August 28, 2008


Greetings from the 50 States: How They Got Their Names. By Sheila Keenan. Illustrated by Selina Alko. Scholastic. $18.99.

Ripley’s Believe It or Not! Special Edition 2009. Scholastic. $15.99.

      Families interested in American historical trivia will enjoy Sheila Keenan’s name game involving the 50 states (and Washington, D.C.), but should not expect definitive answers to how the states got their names. In many cases, there aren’t any. Arizona, for example, may have come from a Pima Indian word, Alehzon, modified by Spanish settlers to Arizonac; or the name may mean “place of the small spring,” Ali-Shonak; or it could come from the Spanish words for “arid place.” Maine may come from “mainland,” spelled “main,” “Meyne” or “Mayne,” or from a grant from King Charles I referring to “the Mayne Lande and Premises.” But if Greetings from the 50 States: How They Got Their Names is far from definitive, it can be a great deal of fun for families interested in a virtual tour of the nation – with information on when each state joined the Union (although it omits mentioning when the states of the Confederacy left it). The book also includes states’ nicknames, both the official ones and some unofficial ones. Nebraska is officially the Cornhusker State, after an old way of harvesting corn, but is also the Tree Planters State, because Arbor Day started there in 1872; Connecticut is officially the Constitution State because of a constitution-like document written there in 1639, but it is unofficially the Nutmeg State for the very hard fruit seed that residents of the state used to sell. There may be more information here than many kids will find interesting (except perhaps in class during studies of American history); or there may be less than kids want to know, in which case the list of Web sites for all the states, provided at the back of the book, will be a big help.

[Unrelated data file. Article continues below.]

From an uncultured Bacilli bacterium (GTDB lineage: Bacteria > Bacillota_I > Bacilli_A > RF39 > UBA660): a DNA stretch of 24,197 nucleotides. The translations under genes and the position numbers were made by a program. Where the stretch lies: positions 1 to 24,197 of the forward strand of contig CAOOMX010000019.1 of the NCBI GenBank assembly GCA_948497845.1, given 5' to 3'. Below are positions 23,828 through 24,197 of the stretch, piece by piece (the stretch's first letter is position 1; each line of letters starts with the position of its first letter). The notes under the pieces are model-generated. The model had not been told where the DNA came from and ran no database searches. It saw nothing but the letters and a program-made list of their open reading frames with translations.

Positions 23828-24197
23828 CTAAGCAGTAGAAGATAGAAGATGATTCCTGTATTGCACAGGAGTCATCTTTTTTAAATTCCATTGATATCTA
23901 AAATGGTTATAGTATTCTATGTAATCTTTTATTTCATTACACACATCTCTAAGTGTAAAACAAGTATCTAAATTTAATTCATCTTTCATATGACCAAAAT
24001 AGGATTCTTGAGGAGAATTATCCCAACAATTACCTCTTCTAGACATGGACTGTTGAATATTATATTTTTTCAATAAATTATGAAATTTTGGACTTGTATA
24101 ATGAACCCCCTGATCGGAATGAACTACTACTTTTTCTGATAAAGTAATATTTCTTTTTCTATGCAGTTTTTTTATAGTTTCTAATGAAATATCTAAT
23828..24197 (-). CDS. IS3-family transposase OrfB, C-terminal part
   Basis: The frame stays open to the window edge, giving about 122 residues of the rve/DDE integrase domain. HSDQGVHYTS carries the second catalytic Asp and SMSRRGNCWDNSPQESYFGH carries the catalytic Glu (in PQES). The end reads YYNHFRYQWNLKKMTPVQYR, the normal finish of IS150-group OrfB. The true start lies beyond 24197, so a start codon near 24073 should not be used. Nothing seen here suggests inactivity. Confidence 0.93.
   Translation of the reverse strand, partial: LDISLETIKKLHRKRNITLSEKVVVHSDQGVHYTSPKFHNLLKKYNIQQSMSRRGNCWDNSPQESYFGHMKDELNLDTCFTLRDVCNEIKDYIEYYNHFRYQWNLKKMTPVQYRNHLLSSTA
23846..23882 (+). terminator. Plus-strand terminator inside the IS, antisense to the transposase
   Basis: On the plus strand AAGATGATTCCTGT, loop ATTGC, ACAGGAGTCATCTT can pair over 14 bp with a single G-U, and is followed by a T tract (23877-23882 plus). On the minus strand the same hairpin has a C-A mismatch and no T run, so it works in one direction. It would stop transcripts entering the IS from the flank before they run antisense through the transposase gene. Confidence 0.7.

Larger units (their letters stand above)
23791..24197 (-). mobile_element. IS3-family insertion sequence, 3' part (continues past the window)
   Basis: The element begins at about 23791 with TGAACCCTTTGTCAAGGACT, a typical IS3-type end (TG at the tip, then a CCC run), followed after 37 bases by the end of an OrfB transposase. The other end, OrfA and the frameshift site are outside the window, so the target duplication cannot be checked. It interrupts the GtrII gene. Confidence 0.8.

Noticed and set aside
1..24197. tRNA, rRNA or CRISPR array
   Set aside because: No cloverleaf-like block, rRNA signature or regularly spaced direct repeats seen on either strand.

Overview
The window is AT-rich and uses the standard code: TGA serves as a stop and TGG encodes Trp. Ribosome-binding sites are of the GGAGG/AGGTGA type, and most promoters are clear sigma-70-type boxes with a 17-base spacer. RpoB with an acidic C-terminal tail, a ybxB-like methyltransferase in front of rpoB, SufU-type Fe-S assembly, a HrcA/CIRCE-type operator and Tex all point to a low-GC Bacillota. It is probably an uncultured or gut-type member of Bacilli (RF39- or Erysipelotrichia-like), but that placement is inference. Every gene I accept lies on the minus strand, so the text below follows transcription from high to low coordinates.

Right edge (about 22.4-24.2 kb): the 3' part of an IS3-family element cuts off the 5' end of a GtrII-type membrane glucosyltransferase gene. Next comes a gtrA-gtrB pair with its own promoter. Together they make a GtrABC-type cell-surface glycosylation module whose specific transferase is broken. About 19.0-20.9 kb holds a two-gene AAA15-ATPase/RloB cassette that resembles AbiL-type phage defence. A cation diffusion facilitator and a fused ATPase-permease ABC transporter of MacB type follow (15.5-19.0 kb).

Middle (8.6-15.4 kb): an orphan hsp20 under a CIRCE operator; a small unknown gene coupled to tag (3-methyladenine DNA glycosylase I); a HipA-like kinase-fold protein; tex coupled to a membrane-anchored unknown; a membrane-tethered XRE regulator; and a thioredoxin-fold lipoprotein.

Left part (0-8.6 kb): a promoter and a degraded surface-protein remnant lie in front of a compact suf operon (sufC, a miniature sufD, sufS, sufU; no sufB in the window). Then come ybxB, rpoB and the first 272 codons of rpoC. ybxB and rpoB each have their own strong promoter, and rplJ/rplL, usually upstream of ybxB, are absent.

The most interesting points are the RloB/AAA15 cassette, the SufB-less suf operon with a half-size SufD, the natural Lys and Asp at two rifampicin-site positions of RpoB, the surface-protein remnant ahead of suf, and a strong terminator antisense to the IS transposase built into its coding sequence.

It’s hard to imagine a school course that would use the facts in Ripley’s Believe It or Not! Special Edition 2009, which are – as always in this long-lasting series – just plain weird. But there remains a certain fascination to these snippets of information on odd things and people. The new edition includes “Ripley Rewind” entries, which look back on Ripley listings of the past, as well as very up-to-date data. The book is laid out in six sections: “Way Out World,” “Flaky Folk,” “Animal Antics,” “Against the Odds,” “Body Oddity” and “Strange but True.” Some of the items are simply coincidences of no significant interest: a girl was born at 3:33 p.m. on the third day of the third month (March) in the year 2003. Others are weird but not strange in the original Ripley “can you believe this?” manner: a patient operated on in 2007 had green blood, not red blood, because he had been taking large doses of a certain medicine. But some items really are wonders: a woman whose sight was restored by transplantation of the cornea from a cat’s eye; a two-headed lamb that drinks milk from either mouth; a four-foot-four-inch-long green bean; the way secret messages were passed in ancient Greece – through tattoos on heads, which were concealed as hair grew over them; panda dung as a souvenir of this year’s Beijing Olympics; and more. As always, there is a mixture here of the old and the new, the amazing occurrences and the groaners, and there are some items that just seem inappropriate – such as the photo of an immensely fat baby whose weight is caused by a rare disease. There will be families that find this latest Ripley’s compilation offbeat, unusual and entertaining; but there will be others that find a lot of it simply tasteless – believe it or not.

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